The Oh Kee Pa Ceremony

Originally Performed ByPhish
Appears On
Phish Debut1989-08-12
Last Played2022-07-30
Current Gap63
HistorianMockingbird Staff
Last Update2016-03-07


The Oh Kee Pa is a rite of passage, a physical and mental endurance test, a willed torture into manhood. For young men of the Native American Mandan tribe, it was a means to becoming a warrior. After four days without nourishment or rest, the subject was dressed and painted. Wood slats were then stuck through his skin and behind the muscles in his chest and shoulders, and large rocks tied to his feet. He was hoisted by leather straps hung from the ceiling of a ceremonial hut, and spun until he was unconscious. (See also, an exhibit at the Atlantic City Ripley’s Believe it or Not, or rent the movie A Man Called Horse.)

For Phish, the Oh Kee Pa ceremonies were tests of endurance during which the band locked themselves in a room and jammed for hours on end. The first was in the spring of 1988, and the second, that produced the “Union Federal” track on Junta, recorded in August of 1989. These rites were recorded, though their resemblance to a high school band imitating a John Zorn composition makes for little more than useless noise. But they helped hone the band’s collective improvisational skills, and allowed the members to develop the musical bond that set them apart from others.

“The Oh Kee Pa Ceremony” – 10/31/89, Plainfield, VT

Although the ceremonies are gone, among Phish as among the Mandan, their name has endured, as the title of a gripping instrumental. “The Oh Kee Pa Ceremony” is a countrified jazz thing, somewhere between the end of the Popeye theme and the end of a bomb fuse. As a short, tight, wacky instrumental, “Oh Kee Pa” is a treble antithesis of the improv ceremonies. Fittingly, however, it is a song that Phish uses for passage: “Oh Kee Pa” has opened dozens of sets and typically precedes “Suzy Greenberg” (in about two-third of its appearances). “Oh Kee Pa” was a regular in Phish setlists from its debut on 8/12/89 at the Burlington Boathouse through 1994. In 1995, the frequency of “Oh Kee Pa” dropped dramatically: of the 212 lifetime performances to date, only 20 have taken place in the last 20 years, most recently on 8/30/13 at Dick’s during the MOST SHOWS SPELL SOMETHING gig.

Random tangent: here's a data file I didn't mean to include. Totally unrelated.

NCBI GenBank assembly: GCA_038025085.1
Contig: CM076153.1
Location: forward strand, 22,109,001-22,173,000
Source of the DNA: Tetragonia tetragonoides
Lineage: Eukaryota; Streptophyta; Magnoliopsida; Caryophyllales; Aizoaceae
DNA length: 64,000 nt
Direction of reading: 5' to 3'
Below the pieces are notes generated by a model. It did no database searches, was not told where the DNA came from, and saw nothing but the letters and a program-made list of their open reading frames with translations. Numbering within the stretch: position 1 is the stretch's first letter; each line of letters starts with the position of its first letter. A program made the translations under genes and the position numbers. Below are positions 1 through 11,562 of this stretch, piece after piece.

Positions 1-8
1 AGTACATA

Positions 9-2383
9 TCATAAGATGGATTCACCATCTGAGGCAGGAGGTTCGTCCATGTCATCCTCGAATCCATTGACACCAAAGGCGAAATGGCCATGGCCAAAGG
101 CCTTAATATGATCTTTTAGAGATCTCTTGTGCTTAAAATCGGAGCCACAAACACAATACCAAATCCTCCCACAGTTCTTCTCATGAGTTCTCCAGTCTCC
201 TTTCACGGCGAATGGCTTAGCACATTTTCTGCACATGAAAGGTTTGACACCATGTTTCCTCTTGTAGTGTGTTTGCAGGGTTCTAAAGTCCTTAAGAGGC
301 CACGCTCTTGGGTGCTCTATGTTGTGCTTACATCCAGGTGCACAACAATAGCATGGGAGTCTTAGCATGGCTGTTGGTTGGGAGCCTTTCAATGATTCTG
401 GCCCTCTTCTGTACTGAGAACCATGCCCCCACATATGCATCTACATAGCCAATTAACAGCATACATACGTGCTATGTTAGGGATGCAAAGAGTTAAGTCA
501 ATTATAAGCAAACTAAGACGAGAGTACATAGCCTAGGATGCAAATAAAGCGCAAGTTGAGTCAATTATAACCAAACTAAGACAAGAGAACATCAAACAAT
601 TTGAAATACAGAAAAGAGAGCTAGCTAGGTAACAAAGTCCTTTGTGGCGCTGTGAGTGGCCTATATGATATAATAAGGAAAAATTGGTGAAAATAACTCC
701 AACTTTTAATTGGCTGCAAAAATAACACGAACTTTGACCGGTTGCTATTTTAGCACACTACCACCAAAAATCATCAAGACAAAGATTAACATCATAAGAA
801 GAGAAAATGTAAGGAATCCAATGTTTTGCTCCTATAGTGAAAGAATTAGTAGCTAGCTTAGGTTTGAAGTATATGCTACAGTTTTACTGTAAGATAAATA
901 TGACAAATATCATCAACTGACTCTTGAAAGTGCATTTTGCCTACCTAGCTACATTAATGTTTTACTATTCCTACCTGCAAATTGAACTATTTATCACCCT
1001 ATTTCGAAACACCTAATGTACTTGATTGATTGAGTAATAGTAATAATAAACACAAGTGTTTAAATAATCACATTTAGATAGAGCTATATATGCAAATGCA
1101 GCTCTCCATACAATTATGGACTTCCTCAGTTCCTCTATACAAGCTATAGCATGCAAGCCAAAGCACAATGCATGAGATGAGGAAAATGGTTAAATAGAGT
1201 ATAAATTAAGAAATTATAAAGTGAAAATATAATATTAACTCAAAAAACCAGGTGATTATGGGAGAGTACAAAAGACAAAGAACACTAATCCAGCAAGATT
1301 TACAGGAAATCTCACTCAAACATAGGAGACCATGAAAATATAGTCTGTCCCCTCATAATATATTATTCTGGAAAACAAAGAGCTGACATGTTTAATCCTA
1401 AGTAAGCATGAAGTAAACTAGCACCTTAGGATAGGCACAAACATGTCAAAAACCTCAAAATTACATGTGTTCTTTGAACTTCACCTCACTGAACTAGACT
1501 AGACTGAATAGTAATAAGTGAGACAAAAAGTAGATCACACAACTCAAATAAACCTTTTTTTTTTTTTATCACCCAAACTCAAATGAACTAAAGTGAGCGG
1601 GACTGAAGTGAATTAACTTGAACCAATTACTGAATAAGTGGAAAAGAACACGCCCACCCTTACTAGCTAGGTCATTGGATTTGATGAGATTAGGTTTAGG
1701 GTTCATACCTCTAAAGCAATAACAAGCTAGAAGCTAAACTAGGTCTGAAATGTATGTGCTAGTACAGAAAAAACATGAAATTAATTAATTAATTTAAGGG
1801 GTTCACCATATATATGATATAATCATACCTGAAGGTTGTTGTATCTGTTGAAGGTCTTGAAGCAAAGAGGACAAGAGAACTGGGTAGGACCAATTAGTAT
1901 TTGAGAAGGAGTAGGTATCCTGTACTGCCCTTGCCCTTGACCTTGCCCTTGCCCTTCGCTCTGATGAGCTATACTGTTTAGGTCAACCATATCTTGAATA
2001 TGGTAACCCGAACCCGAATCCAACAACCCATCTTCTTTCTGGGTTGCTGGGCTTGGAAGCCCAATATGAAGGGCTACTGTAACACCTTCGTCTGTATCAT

Given his other anthropological interests (e.g. see “Kung”), Fish is believed to have introduced the band to the Mandan Oh Kee Pa. But the Jewish half of the band likely knew much earlier about “keepah,” Hebrew for the Yiddish yarmulke, the prayer headpiece worn by Jewish men. 

“The Oh Kee Pa Ceremony” – 6/30/12, East Troy, WI. Video © Phish.

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